This post is going to be shorter than most. I'm preparing to move in less than a week, and don't have as much time as I'd like to write this post. But though this post will be short, I am once again addressing a controversial topic.
On March 27th of this year, the United States Supreme began hearing oral arguments on an appeal for a ruling that found parts of the Defense of Marriage Act (DOMA) unconstitutional. DOMA is a federal law that was enacted in 1996 that recognizes marriage as a union of a man and a woman (and limits all federal marriage benefits to opposite sex couples) and prohibits required inter-state recognition of same-sex marriage in the United States.
As the time for these oral hearing approached, both the news media and social media exploded with opinions for and against the striking down of DOMA and the legalization of same-sex marriage. I have read opinions on both sides that are passionate, and accuse those that disagree with them of being hateful and trying to force their agenda on everyone.
Back in 2008, when Prop. 8 was on the ballot in California, despite living two states away, I felt very much caught in the middle of the debate. There were extreme opinions on both sides. Those with extreme opinions in favor of Prop. 8 looked on every sexual minority as deviants, sinners, perverts, etc. that were trying to force their skewed view of morality on everyone. Those that were opposed to Prop. 8 looked on Mormons, religious conservatives, and other supporters as being hateful, bigoted, closed-minded, and trying to force their religion and morality on everyone. As an SSA/bisexual Mormon, I felt attacked and persecuted by those on both sides of the issue, and most before they knew my opinion on the matter.
In fact, I remember at one point telling someone that was sharing her opinion on Prop. 8 that I could see both sides of the issue. Her response to me showed that as far as she was concerned, there wasn't another side that was even worth being considered. As far as she was concerned, those that disagreed with her were just being hateful, pushy and trying to force their opinions on others, and nothing more.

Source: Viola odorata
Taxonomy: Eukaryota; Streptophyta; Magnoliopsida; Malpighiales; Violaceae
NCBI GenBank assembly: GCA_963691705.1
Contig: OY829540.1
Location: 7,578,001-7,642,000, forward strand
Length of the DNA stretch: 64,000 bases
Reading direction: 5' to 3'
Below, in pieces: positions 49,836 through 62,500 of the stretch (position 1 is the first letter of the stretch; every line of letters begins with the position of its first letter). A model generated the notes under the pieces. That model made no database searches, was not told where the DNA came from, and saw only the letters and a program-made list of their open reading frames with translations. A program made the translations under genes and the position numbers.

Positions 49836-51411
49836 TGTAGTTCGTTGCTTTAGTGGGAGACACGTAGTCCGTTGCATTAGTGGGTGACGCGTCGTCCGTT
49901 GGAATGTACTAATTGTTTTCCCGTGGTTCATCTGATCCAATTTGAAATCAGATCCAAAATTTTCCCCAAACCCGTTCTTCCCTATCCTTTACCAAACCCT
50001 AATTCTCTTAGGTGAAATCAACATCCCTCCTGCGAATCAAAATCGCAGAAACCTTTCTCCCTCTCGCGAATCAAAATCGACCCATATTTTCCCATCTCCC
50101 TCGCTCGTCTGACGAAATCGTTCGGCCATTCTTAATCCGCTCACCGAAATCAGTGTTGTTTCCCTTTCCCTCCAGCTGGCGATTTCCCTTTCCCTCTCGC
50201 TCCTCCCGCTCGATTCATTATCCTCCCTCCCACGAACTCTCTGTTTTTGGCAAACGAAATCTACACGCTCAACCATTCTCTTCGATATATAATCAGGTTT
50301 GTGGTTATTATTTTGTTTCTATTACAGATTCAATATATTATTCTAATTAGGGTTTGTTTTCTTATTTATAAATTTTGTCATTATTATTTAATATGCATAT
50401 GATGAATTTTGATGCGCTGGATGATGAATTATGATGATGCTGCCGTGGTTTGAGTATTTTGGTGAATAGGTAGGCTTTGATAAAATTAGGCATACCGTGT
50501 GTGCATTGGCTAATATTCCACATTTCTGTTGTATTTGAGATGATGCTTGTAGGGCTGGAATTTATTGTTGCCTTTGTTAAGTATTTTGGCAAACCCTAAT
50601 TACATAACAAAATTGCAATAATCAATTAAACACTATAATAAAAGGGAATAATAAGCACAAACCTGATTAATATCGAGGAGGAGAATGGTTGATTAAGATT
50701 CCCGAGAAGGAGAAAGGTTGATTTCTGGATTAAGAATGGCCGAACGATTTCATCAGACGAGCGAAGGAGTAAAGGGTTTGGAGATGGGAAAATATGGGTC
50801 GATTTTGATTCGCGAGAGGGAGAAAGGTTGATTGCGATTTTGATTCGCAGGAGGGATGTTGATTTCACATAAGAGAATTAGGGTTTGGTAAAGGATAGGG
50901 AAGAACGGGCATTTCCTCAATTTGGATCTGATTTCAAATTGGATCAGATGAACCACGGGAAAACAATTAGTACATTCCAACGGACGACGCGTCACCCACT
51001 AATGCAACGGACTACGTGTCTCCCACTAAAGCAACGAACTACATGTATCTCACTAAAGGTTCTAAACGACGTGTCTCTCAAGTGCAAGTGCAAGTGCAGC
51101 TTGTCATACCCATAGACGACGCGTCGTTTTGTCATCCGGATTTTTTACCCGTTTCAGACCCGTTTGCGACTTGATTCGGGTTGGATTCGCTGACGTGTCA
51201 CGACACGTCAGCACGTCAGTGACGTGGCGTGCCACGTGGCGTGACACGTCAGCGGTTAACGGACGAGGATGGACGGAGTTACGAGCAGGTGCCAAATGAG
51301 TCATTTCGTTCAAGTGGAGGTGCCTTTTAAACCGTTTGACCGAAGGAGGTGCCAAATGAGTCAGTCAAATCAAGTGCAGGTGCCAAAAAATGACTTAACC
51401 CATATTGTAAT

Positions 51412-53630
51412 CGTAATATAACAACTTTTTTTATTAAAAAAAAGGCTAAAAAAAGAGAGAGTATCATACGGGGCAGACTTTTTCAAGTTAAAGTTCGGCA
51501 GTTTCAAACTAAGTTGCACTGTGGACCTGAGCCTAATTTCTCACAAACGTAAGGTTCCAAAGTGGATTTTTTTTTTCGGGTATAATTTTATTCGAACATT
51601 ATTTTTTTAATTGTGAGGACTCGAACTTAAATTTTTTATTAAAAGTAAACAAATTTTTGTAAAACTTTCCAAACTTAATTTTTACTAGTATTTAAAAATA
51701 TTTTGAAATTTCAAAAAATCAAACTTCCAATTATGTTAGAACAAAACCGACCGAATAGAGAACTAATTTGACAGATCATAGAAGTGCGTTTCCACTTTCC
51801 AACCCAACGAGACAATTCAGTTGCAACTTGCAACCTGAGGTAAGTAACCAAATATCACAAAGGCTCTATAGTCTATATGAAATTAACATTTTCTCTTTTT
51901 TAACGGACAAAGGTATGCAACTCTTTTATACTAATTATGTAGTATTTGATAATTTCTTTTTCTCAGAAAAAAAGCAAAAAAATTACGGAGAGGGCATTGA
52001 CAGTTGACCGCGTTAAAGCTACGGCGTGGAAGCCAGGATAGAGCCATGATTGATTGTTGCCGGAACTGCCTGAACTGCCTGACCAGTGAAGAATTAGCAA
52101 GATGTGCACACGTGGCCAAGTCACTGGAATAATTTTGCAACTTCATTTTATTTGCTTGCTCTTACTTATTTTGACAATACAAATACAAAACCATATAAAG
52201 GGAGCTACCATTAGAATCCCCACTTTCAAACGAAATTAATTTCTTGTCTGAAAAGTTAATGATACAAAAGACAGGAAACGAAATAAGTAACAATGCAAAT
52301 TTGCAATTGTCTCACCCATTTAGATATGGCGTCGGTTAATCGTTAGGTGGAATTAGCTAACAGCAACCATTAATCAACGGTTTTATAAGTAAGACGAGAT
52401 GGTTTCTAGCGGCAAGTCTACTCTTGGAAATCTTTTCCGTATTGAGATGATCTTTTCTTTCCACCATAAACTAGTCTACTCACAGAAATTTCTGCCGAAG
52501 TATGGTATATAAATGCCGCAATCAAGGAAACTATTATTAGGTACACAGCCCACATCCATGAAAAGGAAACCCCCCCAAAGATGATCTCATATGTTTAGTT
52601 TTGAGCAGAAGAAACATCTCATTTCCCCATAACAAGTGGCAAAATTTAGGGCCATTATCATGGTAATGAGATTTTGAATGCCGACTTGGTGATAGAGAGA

A week and a half ago, it felt like everything that I had experienced during Prop. 8 was being brought up again. If I didn't support same-sex marriage, then I was a hateful bigot with toxic opinions. If I didn't stand against same-sex marriage, then I had no values and was aiding in the flood of immorality on society. As far as some were concerned, there was no middle ground.
Most of these passionate opinions were expressed in the social media, such as Facebook. Some of these opinions were expressed in the break room at my work. After listening to one such opinion shared, I remember sending a text to a few friends that day expressing my frustration and that I might have to start taking my breaks somewhere else.
There was, however, one conversation I had that I was heartened by. I was speaking with one of my coworkers (who is also a friend of mine), and even though we had somewhat different views, we were able to express our views in a civil and respectful manner. On some issues, we acknowledged that we disagreed and that we didn't have to agree with each other to be civil and to be friends.
Over the coming months, the Supreme Court will rule on the constitutionality of DOMA and Prop. 8. As that happens, there will be those that will agree with the rulings, and those that will disagree. Some will feel very passionate with how they feel. As this happens, my hope is that we may all be civil and respectful of others, especially those with whom we disagree.
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In four days, it will be one year to the day since I came out publicly about my sexual orientation. Come back in two weeks as I discuss what my life is like one year later.